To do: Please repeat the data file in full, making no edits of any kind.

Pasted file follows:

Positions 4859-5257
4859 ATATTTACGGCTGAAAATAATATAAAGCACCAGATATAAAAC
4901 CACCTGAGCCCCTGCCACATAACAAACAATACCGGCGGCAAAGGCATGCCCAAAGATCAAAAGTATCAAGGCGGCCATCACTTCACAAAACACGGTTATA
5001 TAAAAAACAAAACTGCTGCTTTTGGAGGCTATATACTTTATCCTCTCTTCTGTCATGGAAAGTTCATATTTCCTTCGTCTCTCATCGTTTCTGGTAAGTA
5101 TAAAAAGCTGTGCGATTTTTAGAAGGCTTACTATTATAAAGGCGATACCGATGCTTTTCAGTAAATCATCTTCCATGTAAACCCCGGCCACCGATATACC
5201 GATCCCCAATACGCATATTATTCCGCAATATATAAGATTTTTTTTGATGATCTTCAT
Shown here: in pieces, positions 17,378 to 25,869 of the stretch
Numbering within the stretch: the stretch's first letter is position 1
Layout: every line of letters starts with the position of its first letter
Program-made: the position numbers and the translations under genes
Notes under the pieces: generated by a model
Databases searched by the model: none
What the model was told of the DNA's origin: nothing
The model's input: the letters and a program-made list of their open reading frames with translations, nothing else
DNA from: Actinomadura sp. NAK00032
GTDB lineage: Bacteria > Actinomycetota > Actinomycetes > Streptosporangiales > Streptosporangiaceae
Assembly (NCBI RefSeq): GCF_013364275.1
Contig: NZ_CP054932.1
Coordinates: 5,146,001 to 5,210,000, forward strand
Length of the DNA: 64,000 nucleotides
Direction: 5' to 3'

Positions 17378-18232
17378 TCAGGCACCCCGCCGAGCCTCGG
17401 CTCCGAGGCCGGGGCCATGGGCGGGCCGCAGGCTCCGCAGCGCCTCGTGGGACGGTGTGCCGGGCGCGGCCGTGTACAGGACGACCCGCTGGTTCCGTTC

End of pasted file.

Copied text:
Positions 4859-5257
4859 ATATTTACGGCTGAAAATAATATAAAGCACCAGATATAAAAC
4901 CACCTGAGCCCCTGCCACATAACAAACAATACCGGCGGCAAAGGCATGCCCAAAGATCAAAAGTATCAAGGCGGCCATCACTTCACAAAACACGGTTATA
5001 TAAAAAACAAAACTGCTGCTTTTGGAGGCTATATACTTTATCCTCTCTTCTGTCATGGAAAGTTCATATTTCCTTCGTCTCTCATCGTTTCTGGTAAGTA
5101 TAAAAAGCTGTGCGATTTTTAGAAGGCTTACTATTATAAAGGCGATACCGATGCTTTTCAGTAAATCATCTTCCATGTAAACCCCGGCCACCGATATACC
5201 GATCCCCAATACGCATATTATTCCGCAATATATAAGATTTTTTTTGATGATCTTCAT
Shown here: in pieces, positions 17,378 to 25,869 of the stretch
Numbering within the stretch: the stretch's first letter is position 1
Layout: every line of letters starts with the position of its first letter
Program-made: the position numbers and the translations under genes
Notes under the pieces: generated by a model
Databases searched by the model: none
What the model was told of the DNA's origin: nothing
The model's input: the letters and a program-made list of their open reading frames with translations, nothing else
DNA from: Actinomadura sp. NAK00032
GTDB lineage: Bacteria > Actinomycetota > Actinomycetes > Streptosporangiales > Streptosporangiaceae
Assembly (NCBI RefSeq): GCF_013364275.1
Contig: NZ_CP054932.1
Coordinates: 5,146,001 to 5,210,000, forward strand
Length of the DNA: 64,000 nucleotides
Direction: 5' to 3'

Positions 17378-18232
17378 TCAGGCACCCCGCCGAGCCTCGG
17401 CTCCGAGGCCGGGGCCATGGGCGGGCCGCAGGCTCCGCAGCGCCTCGTGGGACGGTGTGCCGGGCGCGGCCGTGTACAGGACGACCCGCTGGTTCCGTTC